For all of New York City's concrete, there are still oases of calm where you feel you've fallen off the grid. Now is the time to seek out restaurants with backyard patios, leafy enclosures where you're away from traffic and life slows down. The wood-fired fare at August and the raw vegan creations at Pure Food and Wine taste even better outdoors. Alfresco tables at Quartino Bottega Organica and Da Nico can be as blood pressure–reducing as a trip to Italy, while the expansive courtyards at B Bar & Grill and The Park are happening places to model your cool summer fashions. Speaking of fashionable, there's always Brooklyn, where you'll find outdoor alcoves at a number of the borough's hippest places, including Do or Dine, The Pines, Roberta's and DuMont. Check out our slideshow for details on our other favorite patches of paradise.
190 Ave. B, 212-388-1992, East Village, Manhattan
Is this Avenue B or Bridgehampton? The young crowd at Back Forty looks ready for the beach, convening parties around big farmhouse tables and out back in the garden. It's an animated cloister that's the epitome of relaxation; during the day it can be sunny enough to work on your tan. Year-round this New American restaurant is good for burgers, baskets of rosemary-dusted fries, craft beer and cocktails, but what makes it special all summer long are the Tuesday-night crab boils. The $45 feast includes a pile of beer-steamed blue crabs, market vegetables, stone-ground cornbread, fruit cobbler and, of course, pitchers of beer. All seating is communal and reservations are taken online the week prior. Owner Peter Hoffman is a farmer whisperer, so you can also expect a wide variety of salads and sides that are locally harvested and pesticide-free whenever possible.
246 Tenth Ave., 212-206-6766, Chelsea, Manhattan
Rain may patter down and a chilly wind might blow, but you'll still be able to dine in comfort on Bottino's chic alfresco patio. A greenhouse roof will shelter you, and heat lamps hang overhead. Even the mid-century modern dining rooms are indoor/outdoor affairs, with sliding glass doors and gallery white walls that soak up sunlight. The West Chelsea art community has embraced this canteen since its 1996 debut, and the prices can't hurt. The Tuscan lunch and dinner menu offers several salads for under $10, such as pear, Gorgonzola and walnuts with baby arugula. Pastas like orecchiette with broccoli rabe and boar sausage are under $20 and can be matched with a bottle of Italian wine for under $40. The attitude is European in the best sense, pleasant and accommodating.
25 Cleveland Place, 212-274-0900, NoLIta, Manhattan
It's surprising to find such a sprawling patch of land in downtown Manhattan, almost enough real estate to put up another building. The Cleveland's brick-lined backyard, bordered by raised planting beds and vines creeping up trellises, provides privacy and peace. Its blue and white patio chairs suggest the Mediterranean Sea; suitably, Greek and Middle Eastern accents embroider the New American menu. At breakfast are eggs with chopped salad, labne and feta, and at lunch there's a healthy mix of sandwiches and seafood. Dinner includes roast chicken with black quinoa and seven-hour braised lamb shank with couscous. Fans of biodynamic and organic wines will be glad to find a compelling collection chosen by savvy, young owners Paul Shaked and Hudson Solomon.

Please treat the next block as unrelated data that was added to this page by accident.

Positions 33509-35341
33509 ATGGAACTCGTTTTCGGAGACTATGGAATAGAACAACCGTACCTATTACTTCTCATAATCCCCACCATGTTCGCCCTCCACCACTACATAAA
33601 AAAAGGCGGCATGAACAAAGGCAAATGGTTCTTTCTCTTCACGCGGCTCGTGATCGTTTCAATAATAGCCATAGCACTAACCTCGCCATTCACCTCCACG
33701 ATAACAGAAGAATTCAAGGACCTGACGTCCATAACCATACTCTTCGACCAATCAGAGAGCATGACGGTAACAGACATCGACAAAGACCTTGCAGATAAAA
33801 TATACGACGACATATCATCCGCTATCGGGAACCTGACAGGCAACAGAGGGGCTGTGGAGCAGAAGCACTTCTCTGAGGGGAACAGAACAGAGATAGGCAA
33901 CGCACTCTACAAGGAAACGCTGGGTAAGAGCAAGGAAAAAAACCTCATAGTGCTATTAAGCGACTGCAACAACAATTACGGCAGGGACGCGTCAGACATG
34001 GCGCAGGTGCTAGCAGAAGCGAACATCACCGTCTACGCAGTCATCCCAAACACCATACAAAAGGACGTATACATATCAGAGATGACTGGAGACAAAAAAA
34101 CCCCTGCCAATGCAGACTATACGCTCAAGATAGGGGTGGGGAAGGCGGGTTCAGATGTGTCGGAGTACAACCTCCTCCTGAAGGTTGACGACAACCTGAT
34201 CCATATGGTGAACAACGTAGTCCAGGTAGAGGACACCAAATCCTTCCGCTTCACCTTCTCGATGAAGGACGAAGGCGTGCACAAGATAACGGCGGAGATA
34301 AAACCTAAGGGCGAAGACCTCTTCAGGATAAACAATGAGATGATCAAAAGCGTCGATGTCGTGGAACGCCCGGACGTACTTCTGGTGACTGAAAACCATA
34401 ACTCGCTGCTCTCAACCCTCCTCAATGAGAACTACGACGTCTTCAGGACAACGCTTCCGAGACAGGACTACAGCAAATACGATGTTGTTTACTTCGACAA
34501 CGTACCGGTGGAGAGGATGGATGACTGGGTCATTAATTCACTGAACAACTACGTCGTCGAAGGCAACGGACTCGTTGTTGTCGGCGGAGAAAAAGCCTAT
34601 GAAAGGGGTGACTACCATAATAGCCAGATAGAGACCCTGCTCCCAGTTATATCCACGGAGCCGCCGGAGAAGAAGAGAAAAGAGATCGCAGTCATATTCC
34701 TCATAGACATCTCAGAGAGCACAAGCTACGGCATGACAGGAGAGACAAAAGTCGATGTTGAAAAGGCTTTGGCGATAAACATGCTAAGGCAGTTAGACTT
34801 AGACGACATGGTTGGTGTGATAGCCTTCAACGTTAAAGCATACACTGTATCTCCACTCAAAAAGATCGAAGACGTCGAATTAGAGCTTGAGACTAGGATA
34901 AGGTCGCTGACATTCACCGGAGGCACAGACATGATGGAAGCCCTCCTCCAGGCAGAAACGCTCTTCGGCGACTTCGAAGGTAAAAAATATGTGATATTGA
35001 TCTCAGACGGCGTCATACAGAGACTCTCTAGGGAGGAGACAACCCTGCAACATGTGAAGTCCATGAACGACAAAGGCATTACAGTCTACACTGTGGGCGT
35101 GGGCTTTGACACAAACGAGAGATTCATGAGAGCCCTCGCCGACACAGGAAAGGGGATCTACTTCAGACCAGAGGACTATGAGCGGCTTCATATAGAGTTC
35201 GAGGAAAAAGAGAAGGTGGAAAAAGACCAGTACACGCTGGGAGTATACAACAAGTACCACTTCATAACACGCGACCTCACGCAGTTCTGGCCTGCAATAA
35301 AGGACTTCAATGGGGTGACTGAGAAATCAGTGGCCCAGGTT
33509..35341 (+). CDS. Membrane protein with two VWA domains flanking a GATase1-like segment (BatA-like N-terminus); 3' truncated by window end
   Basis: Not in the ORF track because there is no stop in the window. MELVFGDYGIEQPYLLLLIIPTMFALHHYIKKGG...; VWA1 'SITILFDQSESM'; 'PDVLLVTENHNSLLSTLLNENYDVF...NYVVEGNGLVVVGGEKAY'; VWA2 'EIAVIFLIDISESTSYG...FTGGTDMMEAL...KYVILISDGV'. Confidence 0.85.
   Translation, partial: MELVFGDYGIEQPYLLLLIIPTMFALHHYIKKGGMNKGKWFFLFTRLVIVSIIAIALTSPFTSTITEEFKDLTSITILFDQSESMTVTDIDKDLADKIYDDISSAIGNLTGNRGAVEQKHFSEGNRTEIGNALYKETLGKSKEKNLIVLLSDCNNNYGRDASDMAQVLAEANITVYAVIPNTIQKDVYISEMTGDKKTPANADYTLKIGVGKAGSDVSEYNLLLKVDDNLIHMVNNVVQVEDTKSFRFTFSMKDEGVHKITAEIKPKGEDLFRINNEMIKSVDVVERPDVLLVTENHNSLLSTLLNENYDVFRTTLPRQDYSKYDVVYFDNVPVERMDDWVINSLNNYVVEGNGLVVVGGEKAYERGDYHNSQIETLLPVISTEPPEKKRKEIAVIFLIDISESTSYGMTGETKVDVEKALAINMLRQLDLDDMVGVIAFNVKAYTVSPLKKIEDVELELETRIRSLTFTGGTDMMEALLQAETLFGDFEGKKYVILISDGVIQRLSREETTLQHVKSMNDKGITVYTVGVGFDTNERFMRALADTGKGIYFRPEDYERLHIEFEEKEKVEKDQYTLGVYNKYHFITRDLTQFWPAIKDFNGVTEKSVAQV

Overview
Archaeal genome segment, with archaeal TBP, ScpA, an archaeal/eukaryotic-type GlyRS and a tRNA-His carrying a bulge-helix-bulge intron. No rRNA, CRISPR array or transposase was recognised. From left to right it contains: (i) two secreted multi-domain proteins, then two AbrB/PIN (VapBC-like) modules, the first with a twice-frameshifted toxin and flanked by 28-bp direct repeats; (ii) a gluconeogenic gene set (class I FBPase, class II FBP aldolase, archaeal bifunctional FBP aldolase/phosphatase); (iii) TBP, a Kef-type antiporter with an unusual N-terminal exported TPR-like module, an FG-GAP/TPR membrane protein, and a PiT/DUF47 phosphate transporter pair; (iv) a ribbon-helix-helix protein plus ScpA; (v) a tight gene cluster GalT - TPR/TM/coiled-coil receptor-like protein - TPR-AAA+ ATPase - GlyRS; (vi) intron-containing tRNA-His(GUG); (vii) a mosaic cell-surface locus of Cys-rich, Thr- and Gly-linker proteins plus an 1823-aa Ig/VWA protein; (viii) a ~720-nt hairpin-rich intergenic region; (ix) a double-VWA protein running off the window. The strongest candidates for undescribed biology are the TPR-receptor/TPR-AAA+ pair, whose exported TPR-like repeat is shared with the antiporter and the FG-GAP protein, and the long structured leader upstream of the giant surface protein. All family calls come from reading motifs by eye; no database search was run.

The Good Fork
391 Van Brunt St., 718-643-6636, Red Hook, Brooklyn
Hurricane Sandy did a number on Red Hook, but the tight-knit community has made a strong comeback. The Good Fork, open since 2006, took a couple of months to rebuild and reopen—but to look at it now, you'd never know the damage it sustained. The curved, glossy wood ceiling looks like the interior of a sailing ship, and the backyard is Shangri-La, where it feels impossible to be unhappy. Sohui Kim's pork and chive dumplings are minor miracles, offered both at brunch and dinnertime. Korean influences fleck the New American menu elsewhere as well, with dishes like classic bibimbap and steak and eggs with kimchee rice. Kim's personal stamp reflects global interests, such as seasonally inspired kale vichyssoise with pistachio butter and handmade ricotta gnocchi with ramp pesto and buttered almonds.
Vinegar Hill House
72 Hudson Ave., 718-522-1018, DUMBO, Brooklyn
The enchantment begins before you even walk in the door of Vinegar Hill House, thanks to the sweet Brooklyn block on which it's cocooned. A table in the back garden further beguiles, framed by trees, verdant vines and a wood fence. Should you have to sit inside, you will not be shortchanged. Design touches include a copper-topped bar, stained glass, vintage wallpaper and wainscoting, conveying a cross between an old-timey saloon and Catherine Sloper's parlor in The Heiress. This is the ultimate date place and also where to take your parents to celebrate your engagement. What a boon that chef Brian Leth's farm-to-table food is delicious. Dependent on available ingredients, the menu changes frequently. If you have an inclination toward chicken livers, the pistachio-topped mousse whipped up here is dreamy. Pastas are fortified with long-cooked ragùs, and meats and fish are fired in the wood-burning oven.